“Laughter and tears are both responses to frustration and
exhaustion. I myself prefer to laugh, since there is less cleaning
up to do afterward.” —Kurt Vonnegut
Laughter is like a breath of fresh air that we desperately need.
This seemingly simple act affects most of your body systems.
Laughter strengthens the immune system by stimulating your body to
increase production of immunoglobulin. It improves your heart rate
and circulation by boosting the oxygen supply to your brain.
Laughter controls pain by decreasing muscle tension, distracting
attention, and increasing the production of endorphins, natural pain
killers. Laughter is like giving yourself an internal massage as it
stimulates and soothes. It truly is medicine for the heart.
Sometime when we feel inept, like a duck out of water, in our
efforts to care for our loved one, the healthiest way to respond is
to laugh at our own imperfections. We are human and at times say the
wrong thing, spill soup down the front of the patient’s shirt, or
mess up at the most inopportune moment. But if we can’t laugh, all
we do is cry.
Humor, like prayer, helps us to rise above our circumstances. Seven
years ago the idea of laughter was difficult for me to apply to the
care of my terminally ill husband. Because I had worked as a
registered nurse for over forty years, I was much too intent on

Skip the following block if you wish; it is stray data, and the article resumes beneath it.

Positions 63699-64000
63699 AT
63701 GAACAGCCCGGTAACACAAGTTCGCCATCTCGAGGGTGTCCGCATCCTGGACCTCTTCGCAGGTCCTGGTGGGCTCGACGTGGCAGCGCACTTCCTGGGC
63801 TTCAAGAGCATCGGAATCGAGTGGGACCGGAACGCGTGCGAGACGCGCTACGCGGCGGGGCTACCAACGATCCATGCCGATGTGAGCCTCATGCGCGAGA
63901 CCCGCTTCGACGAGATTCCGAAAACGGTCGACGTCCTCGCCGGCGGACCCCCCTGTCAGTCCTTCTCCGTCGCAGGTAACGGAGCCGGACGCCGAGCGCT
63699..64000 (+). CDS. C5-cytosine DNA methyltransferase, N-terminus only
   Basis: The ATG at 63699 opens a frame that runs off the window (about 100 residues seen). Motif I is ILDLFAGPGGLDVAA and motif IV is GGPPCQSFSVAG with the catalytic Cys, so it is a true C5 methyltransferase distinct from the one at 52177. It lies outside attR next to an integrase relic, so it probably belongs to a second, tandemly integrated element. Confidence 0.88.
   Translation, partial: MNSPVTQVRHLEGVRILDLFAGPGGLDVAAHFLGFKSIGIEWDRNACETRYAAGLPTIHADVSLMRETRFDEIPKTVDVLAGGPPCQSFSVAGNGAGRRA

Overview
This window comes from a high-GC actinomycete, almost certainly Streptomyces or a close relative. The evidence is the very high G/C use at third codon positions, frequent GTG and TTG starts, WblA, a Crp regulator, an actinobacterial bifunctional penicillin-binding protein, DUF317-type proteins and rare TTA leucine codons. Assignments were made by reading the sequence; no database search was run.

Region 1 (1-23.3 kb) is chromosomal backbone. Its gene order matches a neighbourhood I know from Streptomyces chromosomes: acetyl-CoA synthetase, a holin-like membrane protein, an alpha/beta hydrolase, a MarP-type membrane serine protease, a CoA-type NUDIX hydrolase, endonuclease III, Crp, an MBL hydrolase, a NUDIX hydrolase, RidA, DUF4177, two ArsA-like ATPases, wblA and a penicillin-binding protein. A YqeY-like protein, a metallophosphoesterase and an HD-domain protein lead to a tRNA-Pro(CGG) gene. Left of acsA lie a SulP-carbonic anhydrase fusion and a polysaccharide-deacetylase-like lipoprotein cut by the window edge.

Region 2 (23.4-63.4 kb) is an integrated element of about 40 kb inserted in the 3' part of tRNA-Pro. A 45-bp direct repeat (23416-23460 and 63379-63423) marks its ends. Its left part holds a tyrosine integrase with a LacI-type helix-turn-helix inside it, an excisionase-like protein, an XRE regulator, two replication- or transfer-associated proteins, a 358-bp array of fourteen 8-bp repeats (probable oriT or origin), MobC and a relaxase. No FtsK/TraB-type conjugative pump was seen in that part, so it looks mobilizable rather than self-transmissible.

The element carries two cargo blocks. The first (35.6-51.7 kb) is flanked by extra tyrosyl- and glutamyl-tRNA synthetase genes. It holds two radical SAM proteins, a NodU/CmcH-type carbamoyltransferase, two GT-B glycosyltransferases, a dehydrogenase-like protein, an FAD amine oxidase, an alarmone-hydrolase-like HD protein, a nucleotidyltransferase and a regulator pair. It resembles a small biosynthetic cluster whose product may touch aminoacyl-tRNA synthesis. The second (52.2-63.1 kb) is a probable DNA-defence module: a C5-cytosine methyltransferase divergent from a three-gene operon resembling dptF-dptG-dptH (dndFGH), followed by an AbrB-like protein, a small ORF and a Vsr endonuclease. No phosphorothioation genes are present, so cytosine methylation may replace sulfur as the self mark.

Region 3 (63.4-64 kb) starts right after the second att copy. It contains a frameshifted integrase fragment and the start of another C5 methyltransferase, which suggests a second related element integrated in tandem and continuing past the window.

fixing the symtoms of his illness and controlling his reactions to
the chemotherapy and radiation. I was increasing not only my stress
level, but also his.
Then as we turned on the TV and
radio to some of his old favorites —
“I Love Lucy,” “Abbot and Costello,”
“All in the Family,” and “Mayberry
RFD,” along with the music we grew
up with, we began to laugh. Tensions
faded, muscles relaxed, pain was
lessened and we reconnected.
Laughter reminded me that one is
much more than his or her illness.
We are all persons first, still
alive and able to enjoy levity. Joy
is still possible for the patient
and the caregiver.
Try keeping a journal of humorous
things you see, hear or read. Place
cartoons on your refrigerator or
bulletin board. They will be there
when you need them. Avoid negative
people. Don’t put yourself down.
Call someone today to arrange to
meet for a few hours to renew your
spirit. It truly will be medicine
for your heart.“
A sense of humor can help us
overlook the unattractive, tolerate
the unpleasant, cope with the
unexpected, and smile through the
unbearable.” —Moshe Waldoks
Maxwell is a Registered Nurse and
hospice volunteer. She has cared for
hundreds of patients over her
forty-year career, many with
terminal illness. She was a
caregiver for her husband and other
loved ones for several years. She is
the author of the book, “Lifelines
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